Stochastic dynamical systems [1] have been used for modelling of real-life systems in various areas ranging from physics [1] to system biology [2] to environmental science [3]. Such systems are often only partially observed, which makes statistical inference in those systems difficult. The inference problem for stochastic dynamical systems usually includes both state- and parameter estimation. In this paper, we focus on state estimation and assume that the system equation and its parameters are both known a priori. This is known as filtering and/or smoothing problems in statistical signal processing [4]. It is known that the Kushner-Stratonovich-Pardoux (KSP) equations are the optimal solution to a general filtering/smoothing problem [57]. For linear systems, the filtering part of KSP equations is reduced to the well-known Kalman-Bucy filter [8] which is computationally very efficient. For non-linear dynamics in general, however, filtering/smoothing is still a challenging problem because a numerical solution to the KSP equations is not feasible for high-dimensional systems. Recently, a variational smoothing algorithm has been proposed in [10]. This paper is to illustrate the performance of that computationally efficient algorithm by comparing with Markov Chain Monte Carlo (MCMC) smoother.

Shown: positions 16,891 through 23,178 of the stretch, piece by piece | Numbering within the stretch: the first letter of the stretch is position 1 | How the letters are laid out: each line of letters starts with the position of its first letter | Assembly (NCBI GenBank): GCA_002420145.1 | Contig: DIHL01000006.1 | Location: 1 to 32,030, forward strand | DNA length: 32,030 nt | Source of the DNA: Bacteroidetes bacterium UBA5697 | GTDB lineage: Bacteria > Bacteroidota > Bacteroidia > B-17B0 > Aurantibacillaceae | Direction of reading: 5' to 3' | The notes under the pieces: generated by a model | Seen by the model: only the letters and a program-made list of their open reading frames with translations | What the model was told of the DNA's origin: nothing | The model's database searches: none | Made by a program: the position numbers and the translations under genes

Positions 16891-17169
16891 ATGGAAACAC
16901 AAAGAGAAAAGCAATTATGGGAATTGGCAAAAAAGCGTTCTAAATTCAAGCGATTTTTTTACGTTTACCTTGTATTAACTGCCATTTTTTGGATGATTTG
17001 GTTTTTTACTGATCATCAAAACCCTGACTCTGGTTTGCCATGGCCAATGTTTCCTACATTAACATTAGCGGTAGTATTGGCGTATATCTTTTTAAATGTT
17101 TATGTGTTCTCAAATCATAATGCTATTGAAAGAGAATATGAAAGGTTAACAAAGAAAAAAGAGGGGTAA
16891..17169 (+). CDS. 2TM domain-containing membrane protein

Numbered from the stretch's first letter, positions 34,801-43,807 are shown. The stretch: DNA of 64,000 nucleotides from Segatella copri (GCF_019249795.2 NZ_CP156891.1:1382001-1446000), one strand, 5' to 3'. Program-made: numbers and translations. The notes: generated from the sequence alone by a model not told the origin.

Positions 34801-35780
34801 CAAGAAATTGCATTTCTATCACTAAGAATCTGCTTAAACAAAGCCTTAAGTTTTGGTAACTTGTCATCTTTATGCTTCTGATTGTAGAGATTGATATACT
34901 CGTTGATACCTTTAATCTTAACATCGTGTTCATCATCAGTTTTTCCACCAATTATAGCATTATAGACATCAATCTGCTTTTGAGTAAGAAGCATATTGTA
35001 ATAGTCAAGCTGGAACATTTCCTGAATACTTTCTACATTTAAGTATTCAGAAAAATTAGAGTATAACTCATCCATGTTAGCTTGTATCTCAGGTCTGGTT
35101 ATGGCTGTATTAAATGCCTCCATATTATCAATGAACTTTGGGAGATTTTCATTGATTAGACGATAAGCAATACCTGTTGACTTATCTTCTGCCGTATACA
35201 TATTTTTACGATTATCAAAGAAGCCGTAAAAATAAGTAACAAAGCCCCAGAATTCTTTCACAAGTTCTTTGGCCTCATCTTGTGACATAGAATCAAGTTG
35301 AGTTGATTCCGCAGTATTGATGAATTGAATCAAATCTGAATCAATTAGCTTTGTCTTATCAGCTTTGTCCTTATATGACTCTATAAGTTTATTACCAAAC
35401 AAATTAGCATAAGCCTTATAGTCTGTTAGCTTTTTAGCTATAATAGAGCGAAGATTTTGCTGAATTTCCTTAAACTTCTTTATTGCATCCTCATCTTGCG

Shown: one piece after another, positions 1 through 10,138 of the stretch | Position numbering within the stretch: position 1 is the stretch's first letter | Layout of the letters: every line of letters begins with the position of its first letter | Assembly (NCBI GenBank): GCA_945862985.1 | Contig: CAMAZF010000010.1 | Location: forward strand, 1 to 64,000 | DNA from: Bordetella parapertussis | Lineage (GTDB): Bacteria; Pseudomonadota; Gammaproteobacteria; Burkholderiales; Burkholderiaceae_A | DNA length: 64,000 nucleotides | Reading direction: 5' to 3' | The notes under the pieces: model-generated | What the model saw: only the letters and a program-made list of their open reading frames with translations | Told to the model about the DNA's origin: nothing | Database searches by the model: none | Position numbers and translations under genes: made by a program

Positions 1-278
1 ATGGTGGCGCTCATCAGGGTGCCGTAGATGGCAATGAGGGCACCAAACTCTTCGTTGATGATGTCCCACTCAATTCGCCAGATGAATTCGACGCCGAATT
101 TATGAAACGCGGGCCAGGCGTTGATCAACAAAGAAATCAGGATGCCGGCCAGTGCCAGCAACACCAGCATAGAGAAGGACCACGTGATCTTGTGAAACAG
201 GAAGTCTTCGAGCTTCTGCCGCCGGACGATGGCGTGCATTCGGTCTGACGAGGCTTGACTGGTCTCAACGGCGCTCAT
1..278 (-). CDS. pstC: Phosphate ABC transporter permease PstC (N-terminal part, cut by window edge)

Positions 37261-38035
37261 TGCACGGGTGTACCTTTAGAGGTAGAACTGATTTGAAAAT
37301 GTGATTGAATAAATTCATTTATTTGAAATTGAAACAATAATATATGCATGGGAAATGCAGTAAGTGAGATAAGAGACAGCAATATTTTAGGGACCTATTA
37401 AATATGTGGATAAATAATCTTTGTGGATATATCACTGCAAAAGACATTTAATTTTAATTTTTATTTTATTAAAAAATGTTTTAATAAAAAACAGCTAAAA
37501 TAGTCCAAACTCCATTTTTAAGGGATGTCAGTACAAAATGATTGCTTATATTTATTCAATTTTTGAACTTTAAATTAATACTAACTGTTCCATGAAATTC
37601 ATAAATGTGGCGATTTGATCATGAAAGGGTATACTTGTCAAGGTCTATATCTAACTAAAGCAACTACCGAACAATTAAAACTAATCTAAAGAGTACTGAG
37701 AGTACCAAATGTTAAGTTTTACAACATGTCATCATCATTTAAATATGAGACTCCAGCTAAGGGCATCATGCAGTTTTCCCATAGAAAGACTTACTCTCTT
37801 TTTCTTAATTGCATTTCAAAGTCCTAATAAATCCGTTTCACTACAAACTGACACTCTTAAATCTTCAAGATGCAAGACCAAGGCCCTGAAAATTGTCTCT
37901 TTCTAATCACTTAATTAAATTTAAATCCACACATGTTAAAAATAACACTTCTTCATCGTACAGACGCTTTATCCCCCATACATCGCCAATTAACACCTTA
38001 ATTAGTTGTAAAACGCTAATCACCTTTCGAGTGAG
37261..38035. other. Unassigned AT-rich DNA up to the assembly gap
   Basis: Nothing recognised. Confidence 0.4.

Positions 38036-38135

Mathematically, a stochastic dynamical system is often represented by stochastic differential equation (SDE) [11]:
$$d{\bf X}(t) = {\bf f}({\bf X}, t)dt +(2{\bf D})^{1/2}(t) d{\bf W}(t),$$
(1)
where \({\bf X}(t) \in {\cal R}^d\) is state vector, \({\bf D} \in {\cal R}^{d \times d}\) is so-called diffusion matrix, f represents a deterministic dynamical process. The driving noise process is represented by a Wiener process W(t). Equation 1 is also referred to as a diffusion. Note that the diffusion matrix D is assumed to be state-independent. The state is observed via some measurement function H(·) at discrete times, say {tk}k = 1, ..., M. The observations are contaminated by i.i.d Gaussian noise: